AUSTRALIAN SPORT AWARDS
This concept is stolen from Australia’s Inside Sport magazine. But I like it so much, I’m going to present my awards for the year 2010.
On a more personal note, this column is becoming a little less regular, mainly because no one actually seems to care what I write here. Come football season, I’ll try and do a weekly AFL column, and still cover test match cricket featuring Australia, but the feedback I’ve received indicates those are probably the only 2 sports people want to hear about (oh, and soccer, but that doesn’t count). So, sorry to my bosses, sorry to the one reader who “misses the column”. My own studies have to take precedence starting February, and I’m enjoying the new challenge of writing for the Wrestling section. And no, I am not moving to another site (thanks for the rumour…) like other writers here. I like Inside Pulse, so here I shall stay.
Australian Sportsman Of The Year:
After years of being all talk and nothing much else, this year he was suddenly a very viable contender for the Formula One world championship. With what appeared from the outside to be less support from his team than his teammate, he came through to win and podium more times than ever before and put up a real fight, right down to the wire.
Honourable Mention: Samantha Stosur.
Most Improved Sport Of The Year (Australia):
After years of being a sport that Australians enjoyed watching but not actually excelling at (trampolinists aside), suddenly this year we saw the sport come into its own. Both men and women did well at the Commonwealth Games, and then Lauren Jackson hit gold at the World Championships. Let’s hope it keeps up!
Australian Coach Of The Year:
Tough one. Wayne Bennett? What would have happened if Melbourne had been allowed to compete for points? Mick Malthouse? What would have happened if the AFL had not handed them everything on a silver platter for the past 5 seasons? No, the coach of the year is the Coaches of the year. Those grassroots coaches, junior coaches, volunteer coaches and recreational coaches without whom there would not be sport in this country.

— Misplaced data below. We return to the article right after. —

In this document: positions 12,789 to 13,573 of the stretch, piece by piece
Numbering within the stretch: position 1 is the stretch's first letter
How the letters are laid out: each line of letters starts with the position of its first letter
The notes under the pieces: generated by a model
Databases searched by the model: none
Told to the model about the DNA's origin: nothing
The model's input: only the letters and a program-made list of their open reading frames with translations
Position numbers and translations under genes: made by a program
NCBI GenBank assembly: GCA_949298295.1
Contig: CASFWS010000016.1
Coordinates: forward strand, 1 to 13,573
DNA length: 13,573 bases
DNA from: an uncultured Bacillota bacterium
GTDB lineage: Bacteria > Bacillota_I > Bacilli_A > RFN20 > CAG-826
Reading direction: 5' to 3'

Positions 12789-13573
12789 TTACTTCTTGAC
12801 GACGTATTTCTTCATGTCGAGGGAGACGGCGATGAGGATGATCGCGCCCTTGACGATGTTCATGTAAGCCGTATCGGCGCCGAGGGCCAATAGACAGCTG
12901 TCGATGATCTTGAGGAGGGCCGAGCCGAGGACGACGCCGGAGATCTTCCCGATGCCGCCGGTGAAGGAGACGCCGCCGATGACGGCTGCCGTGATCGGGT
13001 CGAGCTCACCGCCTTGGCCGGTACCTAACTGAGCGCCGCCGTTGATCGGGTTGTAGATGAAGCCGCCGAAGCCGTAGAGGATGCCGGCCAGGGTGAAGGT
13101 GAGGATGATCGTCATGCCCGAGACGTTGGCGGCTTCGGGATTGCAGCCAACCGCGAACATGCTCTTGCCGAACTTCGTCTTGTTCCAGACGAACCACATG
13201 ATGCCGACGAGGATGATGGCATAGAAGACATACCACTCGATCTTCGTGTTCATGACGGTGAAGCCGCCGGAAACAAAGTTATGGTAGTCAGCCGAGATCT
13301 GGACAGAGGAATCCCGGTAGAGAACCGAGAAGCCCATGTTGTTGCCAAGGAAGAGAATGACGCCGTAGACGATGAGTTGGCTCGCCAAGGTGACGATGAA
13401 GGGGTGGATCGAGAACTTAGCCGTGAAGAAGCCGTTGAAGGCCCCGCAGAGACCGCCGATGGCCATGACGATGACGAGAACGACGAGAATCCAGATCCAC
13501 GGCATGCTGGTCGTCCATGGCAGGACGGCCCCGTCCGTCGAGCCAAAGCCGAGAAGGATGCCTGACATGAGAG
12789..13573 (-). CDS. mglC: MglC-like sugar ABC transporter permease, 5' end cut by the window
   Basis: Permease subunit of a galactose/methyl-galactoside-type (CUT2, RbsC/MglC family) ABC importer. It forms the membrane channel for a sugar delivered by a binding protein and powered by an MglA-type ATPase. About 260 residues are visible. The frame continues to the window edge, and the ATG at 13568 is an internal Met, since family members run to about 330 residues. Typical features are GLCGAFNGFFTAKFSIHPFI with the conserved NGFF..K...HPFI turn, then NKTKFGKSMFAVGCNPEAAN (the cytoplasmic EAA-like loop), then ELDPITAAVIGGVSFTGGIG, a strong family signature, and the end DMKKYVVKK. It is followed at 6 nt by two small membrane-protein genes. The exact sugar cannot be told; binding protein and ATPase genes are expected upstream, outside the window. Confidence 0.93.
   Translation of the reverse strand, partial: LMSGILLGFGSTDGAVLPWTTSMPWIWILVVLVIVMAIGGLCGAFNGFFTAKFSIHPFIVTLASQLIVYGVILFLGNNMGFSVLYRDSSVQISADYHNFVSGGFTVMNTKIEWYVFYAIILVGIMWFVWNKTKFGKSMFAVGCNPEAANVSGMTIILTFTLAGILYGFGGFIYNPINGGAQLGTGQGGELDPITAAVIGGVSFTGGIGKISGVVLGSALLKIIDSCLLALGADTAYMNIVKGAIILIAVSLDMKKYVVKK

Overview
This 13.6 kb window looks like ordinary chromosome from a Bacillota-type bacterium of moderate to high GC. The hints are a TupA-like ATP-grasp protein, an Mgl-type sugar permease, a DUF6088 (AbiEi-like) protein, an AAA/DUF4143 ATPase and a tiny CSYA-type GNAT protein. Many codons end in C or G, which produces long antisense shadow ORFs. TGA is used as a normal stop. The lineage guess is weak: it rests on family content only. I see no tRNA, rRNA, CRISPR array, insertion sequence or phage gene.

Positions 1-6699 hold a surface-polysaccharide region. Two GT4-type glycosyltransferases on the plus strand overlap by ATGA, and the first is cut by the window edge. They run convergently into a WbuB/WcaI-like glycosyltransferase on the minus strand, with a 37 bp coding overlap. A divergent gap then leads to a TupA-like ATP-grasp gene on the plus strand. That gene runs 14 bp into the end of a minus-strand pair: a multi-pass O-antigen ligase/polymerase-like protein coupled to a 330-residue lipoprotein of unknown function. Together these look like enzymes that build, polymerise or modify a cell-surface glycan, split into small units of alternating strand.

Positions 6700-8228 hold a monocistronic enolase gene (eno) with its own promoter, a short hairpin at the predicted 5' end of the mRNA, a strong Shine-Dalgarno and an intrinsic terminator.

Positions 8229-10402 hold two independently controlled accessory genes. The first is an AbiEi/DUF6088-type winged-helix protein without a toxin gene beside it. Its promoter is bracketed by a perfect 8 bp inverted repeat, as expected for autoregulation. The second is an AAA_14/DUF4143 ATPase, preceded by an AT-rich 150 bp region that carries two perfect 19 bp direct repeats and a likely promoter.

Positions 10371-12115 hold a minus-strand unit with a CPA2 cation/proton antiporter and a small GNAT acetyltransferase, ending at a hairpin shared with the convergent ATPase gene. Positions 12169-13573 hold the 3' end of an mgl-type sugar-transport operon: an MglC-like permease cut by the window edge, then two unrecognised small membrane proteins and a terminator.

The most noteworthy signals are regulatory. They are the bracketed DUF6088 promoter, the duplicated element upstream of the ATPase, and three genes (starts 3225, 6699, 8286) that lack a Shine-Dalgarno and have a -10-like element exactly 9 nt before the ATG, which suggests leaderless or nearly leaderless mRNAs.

Australian Sporting Event Of The Year:
Tour Down Under.
Yes, having Lance Armstrong helped, but the event itself was beautifully managed, run well and with great opportunities for the public to become involved. And the scenery was wonderful.
Australian Team Of The Year:
Central District Football Club (SANFL).
The Bulldogs won their ninth SANFL grand final this year. They have appeared in every grand final since 2000 and this was their ninth win. The other two years – 2002 and 2006 – they were runners up. Eleven grand finals in eleven years. This is a team that does not get anywhere enough credit for so much recent success. And this year they were not the dominant team all through the season, yet still came up trumps at the pointy end.
International Sportsperson Of The Year:
Vitali and Wladimir Klitschko (boxing).
The brothers have taken boxing back to being seen as a legitimate sport, and not something being run by promoters for no one but themselves. They rarely fight outside of Europe (thus avoiding the tarnish of the US) and are so dominant that getting people to fight them – like the UK’s WBA heavyweight champion David Hayes – is proving next to impossible. Another great year for them, and their reigns look set to continue further yet.
Australian Villain Of The Year (Sports):
In a year where the sports stars have excelled themselves, this was a tough one. Joel Monaghan and his dog. Stephanie Rice twitting. Jake Friend and drugs. Mitch Clark, urine and a cigarette machine. Ben Cousins. The list goes on… as usual. But one name above all others stood out this year. Fevola. His leaking of private photos of Lara Bingle (though he was cleared of any actual wrongdoing). Repercussions of his 2009 Brownlow Medal night. Being seen in a Melbourne casino while rehabbing an injury, after admitting to a gambling problem. Allegedly flashing a woman in Brisbane. Maybe villain is too strong a word. Maybe moron covers it better.
Least Improved Sport Of The Year:
Our Davis Cup team could not get back into the world group. Lleyton Hewitt is our highest ranked male after having hip surgery, and he’s not in the top 50. Not one other player appears in the top 100. Our highest ranked male doubles player is Paul Hanley, not in the top 20. Stephen Huss is in the 50s. Jordan Kerr in the 70s. Rameez Junaid in the 90s. 4 players. It was not that long ago we had the world’s number one player and a bunch more in the top 100, and our doubles players were doing really well. What happened? Where is the money being spent on this sport going?
Australia’s Least Coach Of The Year:
Tim Neilsen (cricket).
Australia’s ranking has fallen in all aspects of the game. We are not currently feared. While I would like to blame Ricky Ponting, the fact is he is test captain, while Michael Clarke is Twenty20 captain and the ODI captaincy seems to change between the two of them. So what is constant? The coach. Just saying.
International Villain Of The Year (Sports):
Thierry Henry (soccer, France).
He single-handedly (pun intended) stole Ireland’s place in the World Cup. Sure, he wasn’t caught doing either handball but the fact is he cheated, got away with it, and put an undeserving team in the World Cup. And he showed no remorse for his actions.